Freshman With Brain Tumor Sinks Season’s First BasketThe Breast Cancer Site
On Sunday Nov. 2, 2014, Lauren Hill, a freshman at Mount St. Joseph in Cincinnati, scored the first basket in in the 2014-2015 season of college basketball. In September, she was told she had an inoperable brain tumor and had several months to live.
According to ESPN, Hill sunk the basket, a left-handed layup, 17 seconds into the game against Hiram College. The game was initially scheduled for two weeks later at the Mt. St. Joseph Harrington Center, but the National College Athletics Association allowed the schools to move the game up with the hopes that Hill would still be healthy enough to play.
Mount St. Joseph usually has a crowd of around 100 people, but Sunday's game brought 10,000 fans to Xavier University, where the game was moved in the anticipation of the crowd. Xavier offered the use of the arena and the employees there volunteered their time for the game.
Hill experiences nausea and headaches from the tumor and medications she is taking so she spent most of the game on the sidelines in pink sunglasses and headphones as she encouraged her teammates that were subbing in and out. With 30 seconds left in the game, Hill returned to the court where she scored a right-handed-layup, her second basket of the night, bringing the score to 66-55. The second basket was sweeter, Hill told ESPN, because she has lost much of her strength in that side as a result of her tumor.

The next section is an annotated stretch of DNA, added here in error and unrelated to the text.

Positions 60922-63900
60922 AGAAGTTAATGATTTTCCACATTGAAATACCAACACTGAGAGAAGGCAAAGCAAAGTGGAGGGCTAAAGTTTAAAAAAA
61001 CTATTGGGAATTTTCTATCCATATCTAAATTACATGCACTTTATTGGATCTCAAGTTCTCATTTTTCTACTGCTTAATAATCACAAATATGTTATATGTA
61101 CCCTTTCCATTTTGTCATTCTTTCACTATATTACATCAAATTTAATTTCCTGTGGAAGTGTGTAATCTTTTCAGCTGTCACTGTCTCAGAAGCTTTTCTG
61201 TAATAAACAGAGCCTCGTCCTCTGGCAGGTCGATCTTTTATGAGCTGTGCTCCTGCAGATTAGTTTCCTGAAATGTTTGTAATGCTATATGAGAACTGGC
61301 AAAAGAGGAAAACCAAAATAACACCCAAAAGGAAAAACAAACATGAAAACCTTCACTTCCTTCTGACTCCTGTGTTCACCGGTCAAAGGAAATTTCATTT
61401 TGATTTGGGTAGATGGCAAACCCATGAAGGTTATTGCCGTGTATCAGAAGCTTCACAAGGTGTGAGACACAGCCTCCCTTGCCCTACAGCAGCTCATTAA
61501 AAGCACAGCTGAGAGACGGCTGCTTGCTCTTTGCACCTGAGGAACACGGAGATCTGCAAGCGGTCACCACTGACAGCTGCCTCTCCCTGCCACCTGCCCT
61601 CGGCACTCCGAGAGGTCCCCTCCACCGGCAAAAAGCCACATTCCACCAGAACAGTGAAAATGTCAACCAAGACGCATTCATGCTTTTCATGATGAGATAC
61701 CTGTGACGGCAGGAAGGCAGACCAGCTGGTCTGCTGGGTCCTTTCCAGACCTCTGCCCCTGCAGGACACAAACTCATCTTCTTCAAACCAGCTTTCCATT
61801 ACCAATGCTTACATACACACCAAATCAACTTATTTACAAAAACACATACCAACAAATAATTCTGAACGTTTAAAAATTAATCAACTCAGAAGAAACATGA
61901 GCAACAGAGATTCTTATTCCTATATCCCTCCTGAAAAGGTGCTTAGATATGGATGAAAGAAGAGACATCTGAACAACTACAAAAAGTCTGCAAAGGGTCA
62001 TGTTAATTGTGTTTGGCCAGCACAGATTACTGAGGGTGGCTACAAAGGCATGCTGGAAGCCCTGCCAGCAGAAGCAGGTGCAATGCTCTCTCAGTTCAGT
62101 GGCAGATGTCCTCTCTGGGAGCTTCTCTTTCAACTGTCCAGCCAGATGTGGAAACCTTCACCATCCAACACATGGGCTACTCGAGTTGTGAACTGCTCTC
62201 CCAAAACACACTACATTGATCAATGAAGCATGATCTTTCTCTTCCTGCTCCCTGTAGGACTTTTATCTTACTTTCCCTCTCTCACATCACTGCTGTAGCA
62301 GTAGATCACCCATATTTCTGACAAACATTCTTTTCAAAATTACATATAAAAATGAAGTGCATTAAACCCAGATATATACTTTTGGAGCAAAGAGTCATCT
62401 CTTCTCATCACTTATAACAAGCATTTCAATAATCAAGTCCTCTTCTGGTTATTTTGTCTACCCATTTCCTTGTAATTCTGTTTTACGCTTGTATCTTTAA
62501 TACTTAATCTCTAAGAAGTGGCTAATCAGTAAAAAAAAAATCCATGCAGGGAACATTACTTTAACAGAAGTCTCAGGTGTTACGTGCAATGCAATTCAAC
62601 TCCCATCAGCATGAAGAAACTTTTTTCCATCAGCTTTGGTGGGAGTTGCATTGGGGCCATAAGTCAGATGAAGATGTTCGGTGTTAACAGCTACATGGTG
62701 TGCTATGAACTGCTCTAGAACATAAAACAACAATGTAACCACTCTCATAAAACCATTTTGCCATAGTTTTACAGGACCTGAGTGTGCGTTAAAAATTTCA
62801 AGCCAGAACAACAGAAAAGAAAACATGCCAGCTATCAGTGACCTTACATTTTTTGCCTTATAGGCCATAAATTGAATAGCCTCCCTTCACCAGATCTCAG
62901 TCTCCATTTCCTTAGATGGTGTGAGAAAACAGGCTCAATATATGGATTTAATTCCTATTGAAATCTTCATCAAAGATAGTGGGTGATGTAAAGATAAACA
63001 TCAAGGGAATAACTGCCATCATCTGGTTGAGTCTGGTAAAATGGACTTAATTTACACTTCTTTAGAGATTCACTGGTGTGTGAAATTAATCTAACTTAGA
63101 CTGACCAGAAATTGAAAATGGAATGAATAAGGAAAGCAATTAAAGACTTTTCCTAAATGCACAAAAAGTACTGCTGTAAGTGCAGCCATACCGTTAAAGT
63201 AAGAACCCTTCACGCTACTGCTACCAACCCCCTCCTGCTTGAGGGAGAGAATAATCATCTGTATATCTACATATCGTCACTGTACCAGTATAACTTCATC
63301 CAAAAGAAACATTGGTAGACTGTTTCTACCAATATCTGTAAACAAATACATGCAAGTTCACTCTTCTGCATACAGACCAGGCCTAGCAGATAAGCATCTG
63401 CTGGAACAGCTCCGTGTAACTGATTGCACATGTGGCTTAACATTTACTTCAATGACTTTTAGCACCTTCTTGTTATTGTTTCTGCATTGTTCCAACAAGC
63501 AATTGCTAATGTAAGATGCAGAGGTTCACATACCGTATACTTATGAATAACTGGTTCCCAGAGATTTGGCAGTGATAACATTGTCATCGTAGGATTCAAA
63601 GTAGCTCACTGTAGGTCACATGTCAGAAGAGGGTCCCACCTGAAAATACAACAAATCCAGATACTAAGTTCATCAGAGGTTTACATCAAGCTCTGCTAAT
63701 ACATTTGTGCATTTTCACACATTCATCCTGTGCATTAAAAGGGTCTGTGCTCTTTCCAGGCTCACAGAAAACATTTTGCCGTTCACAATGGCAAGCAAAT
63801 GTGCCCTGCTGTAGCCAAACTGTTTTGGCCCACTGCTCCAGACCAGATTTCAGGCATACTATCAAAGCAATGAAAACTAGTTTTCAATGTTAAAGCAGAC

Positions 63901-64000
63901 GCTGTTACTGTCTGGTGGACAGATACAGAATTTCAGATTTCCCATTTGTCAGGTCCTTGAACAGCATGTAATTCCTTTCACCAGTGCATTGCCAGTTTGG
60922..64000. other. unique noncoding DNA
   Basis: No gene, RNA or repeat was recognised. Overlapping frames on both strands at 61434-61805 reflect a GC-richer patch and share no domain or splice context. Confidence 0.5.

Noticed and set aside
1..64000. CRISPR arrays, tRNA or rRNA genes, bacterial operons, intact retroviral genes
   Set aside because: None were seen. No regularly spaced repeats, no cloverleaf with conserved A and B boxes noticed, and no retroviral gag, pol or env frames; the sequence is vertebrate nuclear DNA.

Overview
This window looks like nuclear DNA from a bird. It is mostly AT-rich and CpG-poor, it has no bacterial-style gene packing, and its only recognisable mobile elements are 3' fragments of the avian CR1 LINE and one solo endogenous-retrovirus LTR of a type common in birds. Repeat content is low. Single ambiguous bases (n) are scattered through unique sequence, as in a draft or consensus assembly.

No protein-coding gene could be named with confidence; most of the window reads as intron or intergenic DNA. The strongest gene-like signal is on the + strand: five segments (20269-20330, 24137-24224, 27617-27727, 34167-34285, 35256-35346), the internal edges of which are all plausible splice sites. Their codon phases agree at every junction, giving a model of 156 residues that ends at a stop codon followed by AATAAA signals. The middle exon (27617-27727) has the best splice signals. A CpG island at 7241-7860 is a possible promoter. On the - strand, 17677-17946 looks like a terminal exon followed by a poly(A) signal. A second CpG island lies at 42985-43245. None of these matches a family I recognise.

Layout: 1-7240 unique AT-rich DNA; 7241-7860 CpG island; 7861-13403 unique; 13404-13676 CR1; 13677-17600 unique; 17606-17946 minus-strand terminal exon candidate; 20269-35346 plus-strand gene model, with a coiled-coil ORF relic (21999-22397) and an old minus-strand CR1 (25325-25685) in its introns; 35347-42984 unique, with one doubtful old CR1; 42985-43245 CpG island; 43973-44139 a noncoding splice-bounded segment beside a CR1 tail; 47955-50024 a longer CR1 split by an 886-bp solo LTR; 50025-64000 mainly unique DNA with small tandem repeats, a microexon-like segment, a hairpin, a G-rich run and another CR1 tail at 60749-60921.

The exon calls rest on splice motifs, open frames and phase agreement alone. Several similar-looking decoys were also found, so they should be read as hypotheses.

Several celebrities were in the stands for the game, including the Buffalo Bills' Fred Jackson, Tennessee coach Pat Summitt and Elena Delle Donne, Tamika Catchings and Skyler Diggins of the Women's National Basketball Association.
Lebron James, the Cleveland Cavaliers star, Instagrammed a picture of Hill, mid-layup, saying that Hill is "truly AMAZING!" and inspiring, and that she should expect a package from him soon.
Hill said that although she won't be around to see a cure for diffuse intrinsic pontine glioma, the cancer that is attacking her brain, she knows a cure will help many people and raising awareness about the disease shouldn't end with Sunday's game.